As entertainers await word from Government on what this year’s Crop Over season and fetes in general are to look like, two umbrella groups representing different segments of the industry have put forward several recommendations to the National Cultural Foundation (NCF).
The recommendations were recently submitted to the NCF on what they believe future events could possibly look like, the entertainment bodies told a panel discussion.
The development comes amid an industry call for greater unity to aid in their representation efforts and uncertainty over what role vaccination against the COVID-19 virus will play in the hosting of entertainment functions.
Three key associations represent various segments of the entertainment industry: the Entertainment Association of Barbados (EAB), the Barbados Association of Calypsonians and Artists (BACA) and the Barbados Association of Event Professionals (BAEP).
During an open online discussion on The State of the Events Industry, officials agreed that it was about time all of the entertainment industry associations “come together” to improve the standards in the industry and better lobby “for the things we want going in the future”.
Music publisher Derek Wilkie said there was a need for a clear plan and “a unified objective to present to government on kick-starting the entertainment industry for when it does come and we can do it”.
“I don’t think it is a good idea for BACA and then BAEP and other associations to go to Government. We need to have a unified approach because otherwise, you appear fragmented and not structured,” he said.
But the EAB’s Public Relations Officer Ruel Ward explained that the various associations represented different aspects of the industry and they would engage in regular discussions with each other.
He disclosed that EAB and BACA have already submitted documentation to the NCF “in terms of concept notes of how we see Crop Over going forward”.
“Obviously, safety is first. We have to rely on the health officials to see if we will get what they will allow in terms of gatherings,” he said, while opting not to disclose what the recommendations were, but indicated that representatives were expecting a meeting with NCF officials in coming weeks.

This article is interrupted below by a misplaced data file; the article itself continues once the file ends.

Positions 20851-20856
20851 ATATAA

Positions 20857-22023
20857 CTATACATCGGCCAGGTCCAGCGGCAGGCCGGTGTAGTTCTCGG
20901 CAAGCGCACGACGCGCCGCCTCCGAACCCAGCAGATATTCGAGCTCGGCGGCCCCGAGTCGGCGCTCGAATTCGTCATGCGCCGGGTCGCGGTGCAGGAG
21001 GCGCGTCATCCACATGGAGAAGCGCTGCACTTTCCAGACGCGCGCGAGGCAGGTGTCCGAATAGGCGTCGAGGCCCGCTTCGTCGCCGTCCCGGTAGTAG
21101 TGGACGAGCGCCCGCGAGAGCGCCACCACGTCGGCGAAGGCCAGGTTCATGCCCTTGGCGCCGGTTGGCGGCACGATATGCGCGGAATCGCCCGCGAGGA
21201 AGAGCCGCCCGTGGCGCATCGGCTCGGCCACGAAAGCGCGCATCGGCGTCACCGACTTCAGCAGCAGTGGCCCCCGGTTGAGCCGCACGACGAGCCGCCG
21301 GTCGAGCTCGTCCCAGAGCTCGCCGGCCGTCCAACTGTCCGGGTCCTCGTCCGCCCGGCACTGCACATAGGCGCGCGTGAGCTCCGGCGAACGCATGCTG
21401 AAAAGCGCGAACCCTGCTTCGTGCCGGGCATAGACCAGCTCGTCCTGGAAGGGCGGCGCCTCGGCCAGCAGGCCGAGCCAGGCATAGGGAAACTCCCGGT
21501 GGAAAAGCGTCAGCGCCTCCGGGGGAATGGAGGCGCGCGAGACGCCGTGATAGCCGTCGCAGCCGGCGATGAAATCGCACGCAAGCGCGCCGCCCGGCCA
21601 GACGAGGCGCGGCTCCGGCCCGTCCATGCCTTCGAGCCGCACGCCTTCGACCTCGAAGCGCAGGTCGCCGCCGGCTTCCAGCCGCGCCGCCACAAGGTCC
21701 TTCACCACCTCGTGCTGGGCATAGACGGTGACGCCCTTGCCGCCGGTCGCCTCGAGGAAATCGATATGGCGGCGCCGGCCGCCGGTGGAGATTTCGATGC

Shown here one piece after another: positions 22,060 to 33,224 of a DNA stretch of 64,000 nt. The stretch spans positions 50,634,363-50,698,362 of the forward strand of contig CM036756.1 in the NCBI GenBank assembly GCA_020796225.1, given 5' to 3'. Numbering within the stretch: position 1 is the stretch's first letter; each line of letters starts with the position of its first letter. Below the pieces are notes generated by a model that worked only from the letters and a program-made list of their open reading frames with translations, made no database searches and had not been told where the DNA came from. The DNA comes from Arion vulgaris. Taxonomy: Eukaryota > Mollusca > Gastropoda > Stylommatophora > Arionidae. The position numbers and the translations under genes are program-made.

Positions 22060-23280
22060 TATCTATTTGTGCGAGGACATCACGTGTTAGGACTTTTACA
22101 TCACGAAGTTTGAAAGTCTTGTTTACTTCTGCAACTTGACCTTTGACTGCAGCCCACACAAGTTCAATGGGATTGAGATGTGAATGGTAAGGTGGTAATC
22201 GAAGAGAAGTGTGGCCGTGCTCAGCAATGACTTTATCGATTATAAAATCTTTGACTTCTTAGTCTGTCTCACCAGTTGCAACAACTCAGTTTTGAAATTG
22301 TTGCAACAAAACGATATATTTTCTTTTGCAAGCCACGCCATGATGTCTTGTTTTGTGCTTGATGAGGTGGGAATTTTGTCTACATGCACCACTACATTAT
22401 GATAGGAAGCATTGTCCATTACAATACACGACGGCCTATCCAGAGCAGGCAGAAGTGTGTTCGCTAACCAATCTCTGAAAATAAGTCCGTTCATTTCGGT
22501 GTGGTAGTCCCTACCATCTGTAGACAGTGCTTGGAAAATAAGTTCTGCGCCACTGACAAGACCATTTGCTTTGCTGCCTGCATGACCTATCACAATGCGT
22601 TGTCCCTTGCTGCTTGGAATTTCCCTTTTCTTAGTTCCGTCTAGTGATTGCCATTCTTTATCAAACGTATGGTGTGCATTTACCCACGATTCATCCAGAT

Minister of Culture John King has already put entertainers on notice that after no festival last year, there will be some form of Crop Over celebrations this year with significant changes, but the details are yet to be worked out.
Ward said while everyone remained in a wait-and-see mode, he was convinced that any tangible revival of the entertainment industry must begin with a Crop Over festival, which is said to rake in upwards of $100 million annually.
Ward said he was concerned that Barbados may not achieve herd immunity against the COVID-19 virus in time for a Crop Over celebration, which usually runs from around mid-June to the first Monday in August.
“So I am really concerned about what will really happen and what health would allow in terms of gatherings,” the EAB spokesman said. “But all the associations have made some suggestions to the NCF. We cannot remain frozen. I am really hopeful that within the coming months there is a further decrease in cases and there would be some sort of resumption of the industry.”
Veteran musical artist Terencia TC Coward said she believed events will depend heavily on the roll-out of the vaccination, adding that even if a huge space such as the Botanical Gardens was chosen for events, there were still some concerns.
“If the government says yes and the Ministry of Health and Wellness determine ‘we are capping audiences at 300 people’, who is going to be in that audience, is that audience only going to be for people who are vaccinated?” she said, adding that “some level of balance” between virtual and physical had to be struck.
Coward also called for “one unified voice” to represent the industry and “have the process so airtight that when the Ministry of Finance starts to poke [a] hole in it can withstand the test”.
BAEP president Dwayne Best gave the assurance that despite several associations, the industry was moving forward “in one group”, adding that they would constantly communicate with each other.
He added: “So hopefully out of that we will get some kind of feedback from the NCF as soon as humanly possible. With regards to when things are happening for Crop Over and for the service providers, we don’t know when the call is going to come, so we are at the mercy of the Government at this point.”